As the economy improves, I predict there will be great opportunities for carpenters to advance their careers and their compensation. Remodeling businesses that scaled back during the recession will need to ramp up again as the workload increases. These companies will need highly skilled carpenters, but more importantly, they will need staff with technical knowledge and advanced jobsite management skills to oversee less-skilled staff.

Carpenters who already have or who gain these skills and knowledge will be in high demand and will be able to command better compensation packages than the average carpenter. My dad once put it this way: “The carpenter who knows how can always find a job. But the carpenter who knows why will likely be the boss and earn more money.”

If you are a carpenter, consider whether being a carpenter is just a job or the start of a rewarding, prosperous career. If you’re planning on a career, consider your earning potential as your body ages and your productivity declines. If you know the why and have management skills, you can continue to earn more money as you age. But if you only know the how, you will eventually be replaced by a younger carpenter who also knows how. Here is some advice as you go forward.

  • The organizational chart for a growing remodeling business offers many positions and career paths. Learn about them so you can home in on what motivates you as well as identifying the position that has the earning potential to support your long-term goals and prepare you for retirement.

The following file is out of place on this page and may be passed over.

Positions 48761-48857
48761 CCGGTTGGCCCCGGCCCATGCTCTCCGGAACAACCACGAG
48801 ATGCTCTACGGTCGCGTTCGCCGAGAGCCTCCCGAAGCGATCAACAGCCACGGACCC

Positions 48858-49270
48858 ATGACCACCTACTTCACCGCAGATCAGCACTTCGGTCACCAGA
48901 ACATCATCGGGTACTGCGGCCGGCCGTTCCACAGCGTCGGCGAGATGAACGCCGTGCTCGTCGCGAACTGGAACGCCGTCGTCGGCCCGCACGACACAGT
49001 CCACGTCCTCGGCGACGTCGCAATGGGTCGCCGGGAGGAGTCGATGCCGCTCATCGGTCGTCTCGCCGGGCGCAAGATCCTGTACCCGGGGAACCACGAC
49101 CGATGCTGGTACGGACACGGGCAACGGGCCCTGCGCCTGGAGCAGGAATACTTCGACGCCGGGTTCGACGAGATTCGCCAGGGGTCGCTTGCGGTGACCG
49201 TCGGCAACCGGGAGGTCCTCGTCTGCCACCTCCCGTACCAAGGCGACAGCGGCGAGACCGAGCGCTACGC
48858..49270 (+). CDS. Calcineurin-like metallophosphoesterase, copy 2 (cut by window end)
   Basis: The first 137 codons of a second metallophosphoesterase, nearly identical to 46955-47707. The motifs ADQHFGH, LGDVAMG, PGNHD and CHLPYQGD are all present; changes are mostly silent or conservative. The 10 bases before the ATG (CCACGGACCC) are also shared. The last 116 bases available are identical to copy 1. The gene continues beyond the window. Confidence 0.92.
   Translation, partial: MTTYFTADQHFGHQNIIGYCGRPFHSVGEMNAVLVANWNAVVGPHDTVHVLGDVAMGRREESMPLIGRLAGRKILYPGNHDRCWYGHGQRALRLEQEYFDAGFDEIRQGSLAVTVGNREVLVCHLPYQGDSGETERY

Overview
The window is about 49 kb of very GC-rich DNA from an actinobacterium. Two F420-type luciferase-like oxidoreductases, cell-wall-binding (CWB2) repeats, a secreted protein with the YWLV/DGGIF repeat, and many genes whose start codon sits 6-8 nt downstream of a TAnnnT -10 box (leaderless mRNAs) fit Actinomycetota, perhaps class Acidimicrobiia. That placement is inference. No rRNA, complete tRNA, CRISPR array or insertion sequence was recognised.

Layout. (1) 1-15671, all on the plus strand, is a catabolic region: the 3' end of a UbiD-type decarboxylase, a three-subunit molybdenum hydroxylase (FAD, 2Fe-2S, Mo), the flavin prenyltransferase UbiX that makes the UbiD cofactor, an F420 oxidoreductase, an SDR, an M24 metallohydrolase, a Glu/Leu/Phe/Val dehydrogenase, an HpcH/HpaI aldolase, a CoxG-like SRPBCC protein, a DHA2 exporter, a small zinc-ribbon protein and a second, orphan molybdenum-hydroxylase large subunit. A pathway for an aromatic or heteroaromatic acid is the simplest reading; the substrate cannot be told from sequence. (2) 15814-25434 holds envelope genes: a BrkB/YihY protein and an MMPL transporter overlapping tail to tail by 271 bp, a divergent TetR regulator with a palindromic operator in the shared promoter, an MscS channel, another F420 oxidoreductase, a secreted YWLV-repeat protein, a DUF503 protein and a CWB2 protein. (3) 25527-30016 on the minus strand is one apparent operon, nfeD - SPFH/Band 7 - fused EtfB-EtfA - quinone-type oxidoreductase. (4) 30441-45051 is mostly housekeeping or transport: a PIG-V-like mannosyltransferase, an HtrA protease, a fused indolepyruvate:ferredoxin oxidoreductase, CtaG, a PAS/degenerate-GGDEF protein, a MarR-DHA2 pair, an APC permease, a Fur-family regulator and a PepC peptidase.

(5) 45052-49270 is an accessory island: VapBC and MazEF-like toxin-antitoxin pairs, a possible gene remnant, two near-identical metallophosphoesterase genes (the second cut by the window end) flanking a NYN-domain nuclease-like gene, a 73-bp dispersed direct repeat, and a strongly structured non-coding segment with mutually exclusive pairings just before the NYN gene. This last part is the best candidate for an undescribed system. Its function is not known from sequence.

• Make sure you are working at a growing, financially healthy business. If not, start looking for a new place to work. It’s best to work for a company that’s in the early stages of growth — you’ll have more opportunities and will gain a depth of experience in multiple areas that working for a business where the growth is well under way does not provide.
  • Reflect on what you have observed about your current employer during this recession. What skills did they lack or lose that compromised the business when they had to cut back? Consider the training you need to add those skills and seek opportunities where you can gain experience and succeed using those skills. By doing so, you’ll protect your current job and enhance your résumé.
  • Before moving into a new job, consider whether that position will be secure during the next recession. Make sure you have a combination of skills that make keeping you on staff a no-brainer.

I’d also like to offer a message to business owners: If you plan to grow your business as the economy improves, you should already be seeking and/or grooming good carpenters to be lead carpenters and project managers. If you don’t offer employees the opportunities they desire and deserve, another remodeler will.
And remember, without the right trained staff, you will remain overwhelmed and overworked because you will have little choice but to micromanage their activities. And they won’t enjoy that anymore than you will.

Shawn McCadden founded, operated, and sold a successful design/build company. A co-founder of the Residential Design/Build Institute, he speaks at industry events and consults with remodelers.

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